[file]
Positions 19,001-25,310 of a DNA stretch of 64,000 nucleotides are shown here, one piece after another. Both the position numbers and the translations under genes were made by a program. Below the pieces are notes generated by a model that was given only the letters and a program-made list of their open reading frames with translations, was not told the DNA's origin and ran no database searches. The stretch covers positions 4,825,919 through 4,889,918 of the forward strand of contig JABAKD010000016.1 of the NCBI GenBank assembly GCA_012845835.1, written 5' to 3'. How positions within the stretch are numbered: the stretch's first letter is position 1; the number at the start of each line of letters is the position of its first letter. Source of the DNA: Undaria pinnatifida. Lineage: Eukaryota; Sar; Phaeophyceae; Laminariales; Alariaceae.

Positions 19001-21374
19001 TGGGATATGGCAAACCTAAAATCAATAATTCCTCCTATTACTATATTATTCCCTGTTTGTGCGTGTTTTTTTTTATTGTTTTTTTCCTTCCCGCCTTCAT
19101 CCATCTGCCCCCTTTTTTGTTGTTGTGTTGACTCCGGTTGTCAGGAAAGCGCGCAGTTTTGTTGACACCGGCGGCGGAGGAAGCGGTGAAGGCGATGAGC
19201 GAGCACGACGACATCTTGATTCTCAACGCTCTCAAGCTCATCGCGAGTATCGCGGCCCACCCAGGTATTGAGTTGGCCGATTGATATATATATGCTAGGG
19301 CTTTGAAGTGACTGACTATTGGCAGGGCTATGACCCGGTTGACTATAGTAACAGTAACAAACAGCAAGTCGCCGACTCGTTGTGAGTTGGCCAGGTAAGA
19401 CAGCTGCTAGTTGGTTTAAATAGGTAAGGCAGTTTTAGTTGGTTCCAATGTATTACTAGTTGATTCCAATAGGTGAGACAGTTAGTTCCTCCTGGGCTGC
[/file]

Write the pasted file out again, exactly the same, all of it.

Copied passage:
Positions 19,001-25,310 of a DNA stretch of 64,000 nucleotides are shown here, one piece after another. Both the position numbers and the translations under genes were made by a program. Below the pieces are notes generated by a model that was given only the letters and a program-made list of their open reading frames with translations, was not told the DNA's origin and ran no database searches. The stretch covers positions 4,825,919 through 4,889,918 of the forward strand of contig JABAKD010000016.1 of the NCBI GenBank assembly GCA_012845835.1, written 5' to 3'. How positions within the stretch are numbered: the stretch's first letter is position 1; the number at the start of each line of letters is the position of its first letter. Source of the DNA: Undaria pinnatifida. Lineage: Eukaryota; Sar; Phaeophyceae; Laminariales; Alariaceae.

Positions 19001-21374
19001 TGGGATATGGCAAACCTAAAATCAATAATTCCTCCTATTACTATATTATTCCCTGTTTGTGCGTGTTTTTTTTTATTGTTTTTTTCCTTCCCGCCTTCAT
19101 CCATCTGCCCCCTTTTTTGTTGTTGTGTTGACTCCGGTTGTCAGGAAAGCGCGCAGTTTTGTTGACACCGGCGGCGGAGGAAGCGGTGAAGGCGATGAGC
19201 GAGCACGACGACATCTTGATTCTCAACGCTCTCAAGCTCATCGCGAGTATCGCGGCCCACCCAGGTATTGAGTTGGCCGATTGATATATATATGCTAGGG
19301 CTTTGAAGTGACTGACTATTGGCAGGGCTATGACCCGGTTGACTATAGTAACAGTAACAAACAGCAAGTCGCCGACTCGTTGTGAGTTGGCCAGGTAAGA
19401 CAGCTGCTAGTTGGTTTAAATAGGTAAGGCAGTTTTAGTTGGTTCCAATGTATTACTAGTTGATTCCAATAGGTGAGACAGTTAGTTCCTCCTGGGCTGC